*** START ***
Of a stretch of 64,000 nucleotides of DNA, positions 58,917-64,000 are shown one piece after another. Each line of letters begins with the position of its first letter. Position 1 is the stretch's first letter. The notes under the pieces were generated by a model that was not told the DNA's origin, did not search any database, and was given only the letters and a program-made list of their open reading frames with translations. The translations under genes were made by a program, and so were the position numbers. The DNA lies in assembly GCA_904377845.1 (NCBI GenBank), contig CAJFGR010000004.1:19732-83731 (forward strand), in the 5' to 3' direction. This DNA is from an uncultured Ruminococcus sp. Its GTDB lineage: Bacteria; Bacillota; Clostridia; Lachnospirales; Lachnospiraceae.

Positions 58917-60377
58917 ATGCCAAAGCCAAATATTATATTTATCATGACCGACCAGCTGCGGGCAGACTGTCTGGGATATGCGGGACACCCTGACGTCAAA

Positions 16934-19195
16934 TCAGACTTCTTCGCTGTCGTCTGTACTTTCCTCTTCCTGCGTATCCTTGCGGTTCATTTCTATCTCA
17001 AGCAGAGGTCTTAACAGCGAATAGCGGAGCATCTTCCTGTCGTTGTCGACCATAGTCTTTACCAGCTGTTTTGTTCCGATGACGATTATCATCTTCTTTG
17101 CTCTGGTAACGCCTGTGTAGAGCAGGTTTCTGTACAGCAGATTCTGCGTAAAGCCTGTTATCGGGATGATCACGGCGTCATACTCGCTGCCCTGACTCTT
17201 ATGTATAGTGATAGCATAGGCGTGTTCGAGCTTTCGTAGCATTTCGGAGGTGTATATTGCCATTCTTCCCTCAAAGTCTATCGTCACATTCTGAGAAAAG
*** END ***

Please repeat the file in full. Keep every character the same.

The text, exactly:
Of a stretch of 64,000 nucleotides of DNA, positions 58,917-64,000 are shown one piece after another. Each line of letters begins with the position of its first letter. Position 1 is the stretch's first letter. The notes under the pieces were generated by a model that was not told the DNA's origin, did not search any database, and was given only the letters and a program-made list of their open reading frames with translations. The translations under genes were made by a program, and so were the position numbers. The DNA lies in assembly GCA_904377845.1 (NCBI GenBank), contig CAJFGR010000004.1:19732-83731 (forward strand), in the 5' to 3' direction. This DNA is from an uncultured Ruminococcus sp. Its GTDB lineage: Bacteria; Bacillota; Clostridia; Lachnospirales; Lachnospiraceae.

Positions 58917-60377
58917 ATGCCAAAGCCAAATATTATATTTATCATGACCGACCAGCTGCGGGCAGACTGTCTGGGATATGCGGGACACCCTGACGTCAAA

Positions 16934-19195
16934 TCAGACTTCTTCGCTGTCGTCTGTACTTTCCTCTTCCTGCGTATCCTTGCGGTTCATTTCTATCTCA
17001 AGCAGAGGTCTTAACAGCGAATAGCGGAGCATCTTCCTGTCGTTGTCGACCATAGTCTTTACCAGCTGTTTTGTTCCGATGACGATTATCATCTTCTTTG
17101 CTCTGGTAACGCCTGTGTAGAGCAGGTTTCTGTACAGCAGATTCTGCGTAAAGCCTGTTATCGGGATGATCACGGCGTCATACTCGCTGCCCTGACTCTT
17201 ATGTATAGTGATAGCATAGGCGTGTTCGAGCTTTCGTAGCATTTCGGAGGTGTATATTGCCATTCTTCCCTCAAAGTCTATCGTCACATTCTGAGAAAAG